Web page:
Thank you all for the replies. The photos and autographs are important bc my kids like to look back and remember, which is why i asked if adults can get the signatures (bc then dh or I could get them). They love looking back on trips and reliving the experience. I think we might skip the character meals, that might be to much for them. I'm working on social stories now. I've made them plenty of times and it helps them so much knowing what to expect.
  17. peemagg

    peemagg <font color=blue>We are doing the AKL tri-fecta<br

    Sure you or your husband can get the autographs. Something else you might want to do instead of the autographs, especially since the lines are quite long, and it eats up a lot of time waiting in the lines, just take pictures of each character in the parks. Then when you get home you could make up story books to help them remember.
  18. clanmcculloch

    clanmcculloch DIS Veteran

    I still think you're missing a big point being made by several of us. Yes, pictures are important for looking back on fond memories. Nobody has said otherwise. What we're trying to get you to consider though is that the photos should be of good memories that you make together. There is no rule saying that these memories have to be with characters in order for your trip to be a success. If you have fun playing in the interactive queue at Pooh then take pictures of your kids (and you) with the interactive play structures as that is a real memory rather than a posed on that was forced upon everybody. Focus on what your family enjoys and make memories with those rather than trying to create artificial memories that really were never of interest to your kids. Be open to discovering just what your kids will enjoy. Be open to all those amazing tear filled wonderful moments which really only happen once you let go of those preconceived ideas of what you think a WDW vacation should be.
  19. dja14

    dja14 Member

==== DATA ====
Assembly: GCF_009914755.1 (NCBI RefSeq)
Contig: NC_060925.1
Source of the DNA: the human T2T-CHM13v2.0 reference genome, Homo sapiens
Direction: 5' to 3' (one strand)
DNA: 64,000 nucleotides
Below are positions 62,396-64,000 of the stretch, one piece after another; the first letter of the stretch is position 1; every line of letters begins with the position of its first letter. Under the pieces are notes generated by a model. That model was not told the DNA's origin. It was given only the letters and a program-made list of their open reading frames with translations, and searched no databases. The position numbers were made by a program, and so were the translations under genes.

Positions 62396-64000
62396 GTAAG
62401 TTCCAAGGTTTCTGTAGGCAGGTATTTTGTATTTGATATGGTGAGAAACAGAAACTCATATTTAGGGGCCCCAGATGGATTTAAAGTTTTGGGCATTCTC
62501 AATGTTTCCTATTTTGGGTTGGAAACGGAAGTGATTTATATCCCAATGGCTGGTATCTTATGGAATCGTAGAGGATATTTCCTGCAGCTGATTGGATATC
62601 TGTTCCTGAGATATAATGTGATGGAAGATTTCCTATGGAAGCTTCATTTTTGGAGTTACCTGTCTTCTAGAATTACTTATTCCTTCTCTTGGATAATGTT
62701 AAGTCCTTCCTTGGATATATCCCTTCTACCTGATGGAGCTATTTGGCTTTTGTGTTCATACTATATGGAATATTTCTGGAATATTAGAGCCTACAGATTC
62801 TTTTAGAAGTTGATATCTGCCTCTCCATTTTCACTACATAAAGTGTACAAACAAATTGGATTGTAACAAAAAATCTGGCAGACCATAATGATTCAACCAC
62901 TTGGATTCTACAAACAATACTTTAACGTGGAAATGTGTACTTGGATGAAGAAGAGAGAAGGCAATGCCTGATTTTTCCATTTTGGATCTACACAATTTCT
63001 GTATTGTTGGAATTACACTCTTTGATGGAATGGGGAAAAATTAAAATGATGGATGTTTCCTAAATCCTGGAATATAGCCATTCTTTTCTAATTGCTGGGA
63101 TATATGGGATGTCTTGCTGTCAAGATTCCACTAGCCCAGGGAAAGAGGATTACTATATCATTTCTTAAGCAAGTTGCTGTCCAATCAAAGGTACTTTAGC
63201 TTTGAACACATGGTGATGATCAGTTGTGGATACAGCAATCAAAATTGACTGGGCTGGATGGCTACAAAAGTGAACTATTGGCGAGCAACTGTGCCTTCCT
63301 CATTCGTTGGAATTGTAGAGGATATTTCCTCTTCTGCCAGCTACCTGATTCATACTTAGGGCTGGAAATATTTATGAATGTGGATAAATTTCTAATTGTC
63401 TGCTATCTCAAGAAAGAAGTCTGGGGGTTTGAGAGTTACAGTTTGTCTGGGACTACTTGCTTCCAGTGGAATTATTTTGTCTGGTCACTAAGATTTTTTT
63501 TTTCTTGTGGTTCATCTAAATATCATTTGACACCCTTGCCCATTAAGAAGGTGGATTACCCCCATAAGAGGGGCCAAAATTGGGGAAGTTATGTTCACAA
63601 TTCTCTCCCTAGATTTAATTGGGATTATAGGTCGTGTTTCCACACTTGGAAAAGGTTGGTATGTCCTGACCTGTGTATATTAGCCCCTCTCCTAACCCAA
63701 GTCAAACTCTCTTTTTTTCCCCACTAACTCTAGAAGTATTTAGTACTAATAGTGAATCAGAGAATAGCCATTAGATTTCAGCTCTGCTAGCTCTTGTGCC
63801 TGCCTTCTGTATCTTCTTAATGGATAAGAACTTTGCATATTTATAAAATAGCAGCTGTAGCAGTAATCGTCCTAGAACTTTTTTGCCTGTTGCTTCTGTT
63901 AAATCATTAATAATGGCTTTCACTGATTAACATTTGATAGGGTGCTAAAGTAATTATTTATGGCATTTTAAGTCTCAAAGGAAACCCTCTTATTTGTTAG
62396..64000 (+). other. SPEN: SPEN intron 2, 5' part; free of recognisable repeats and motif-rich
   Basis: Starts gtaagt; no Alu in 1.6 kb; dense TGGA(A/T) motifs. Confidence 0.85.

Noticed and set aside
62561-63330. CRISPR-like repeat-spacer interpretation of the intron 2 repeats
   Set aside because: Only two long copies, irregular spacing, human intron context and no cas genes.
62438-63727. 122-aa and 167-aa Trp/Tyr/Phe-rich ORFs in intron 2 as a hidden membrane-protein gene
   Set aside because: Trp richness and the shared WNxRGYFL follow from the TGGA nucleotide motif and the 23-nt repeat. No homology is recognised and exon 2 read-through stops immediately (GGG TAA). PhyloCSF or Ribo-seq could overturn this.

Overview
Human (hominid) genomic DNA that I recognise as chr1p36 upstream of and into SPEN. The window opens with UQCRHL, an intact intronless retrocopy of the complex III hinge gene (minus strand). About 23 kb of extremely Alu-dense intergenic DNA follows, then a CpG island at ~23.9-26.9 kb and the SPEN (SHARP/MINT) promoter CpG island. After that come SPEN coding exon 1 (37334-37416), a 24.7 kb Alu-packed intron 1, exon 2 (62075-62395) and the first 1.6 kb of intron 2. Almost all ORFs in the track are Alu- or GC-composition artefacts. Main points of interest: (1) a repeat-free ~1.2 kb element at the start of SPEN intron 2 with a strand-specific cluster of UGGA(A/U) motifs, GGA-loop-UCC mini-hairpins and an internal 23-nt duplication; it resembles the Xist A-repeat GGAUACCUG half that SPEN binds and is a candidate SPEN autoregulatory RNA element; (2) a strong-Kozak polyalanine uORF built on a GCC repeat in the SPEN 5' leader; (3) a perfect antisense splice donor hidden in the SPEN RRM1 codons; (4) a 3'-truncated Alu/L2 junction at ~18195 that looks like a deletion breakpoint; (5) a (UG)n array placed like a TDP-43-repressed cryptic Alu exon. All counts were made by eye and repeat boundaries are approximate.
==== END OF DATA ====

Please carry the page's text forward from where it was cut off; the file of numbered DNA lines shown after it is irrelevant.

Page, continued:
My kids are on the spectrum as well. They have always loved the characters but one especially hated lines. The all like collecting though, so love autographs and pictures. And love looking over the books later. But they are older than your kids and we all know autism is different for everyone.

    If I was in your position I would not pay for character meals. They are pretty pricey and the food is more buffet style (for alot of them) and buffets are a pain with little ones I think. For sure stay away (far away) from Chef Mickeys. It was very loud, my oldest got earplugs out and he was 7 the first time. And he loves wild stuff but it was too loud for him. No one ate much.

    I would get fastpasses for character greets when I could, and look for short lines when I saw them. (we came across many that were no wait or only one or two) They may warm up over the days but you or husband could get autographs and take a pictures while kids waves. The big thing I would do is the parades because they can wave and not be too close. Hit the opening show at MK where they all ride in on the train.

    I think sometimes Dads have a hard time with asd. (In general, the families I know) It is so hard to really understand and the moms end up at all the dr appts so we hear a little more. It is a hard adjustment to what is 'normal' for us. In our family and 2 others I know that dads are spectrum too, which makes it even harder to adjust. If you can make your trip as stress free as you can for the kids and your husband you will have a better time yourself. Prepare your husband ahead of time that since the kids don't like characters you are going to take pictures of you or him with the characters to make a book for the kids so the kids can remember but not be afraid, then they can warm up slowly.

    Trust me on this, if you push this not only will you and the family have a stressed out trip, they will not like them for a long, long time. We talked my daughter onto rock n roller coaster and now she is very resistant to anything that might go sideways or upside down, she just wasn't ready but we thought she would be fine. She rides all kinds of wild stuff but the review of coasters before we go anywhere now is crazy :faint: You can work around the characters and have a much better time
  20. Schmeck

    Schmeck <font color=blue>Funny thing is now my 17 year old

    I'm confused - if you and your husband are going up to get the autographs, what memory do you share with the kids? If they are not enjoying the actual experience, how do they enjoy reliving the experience?
  21. AJKMOM

    AJKMOM Active Member

    I agree. You could take pictures and write the characters name with it in a book and not worry about "autographs". The character just prints their "name" it isn't anything special, at least that's what happened last week with my friends daughter. If your kids won't go near the character, then they aren't getting anything out of having the autograph.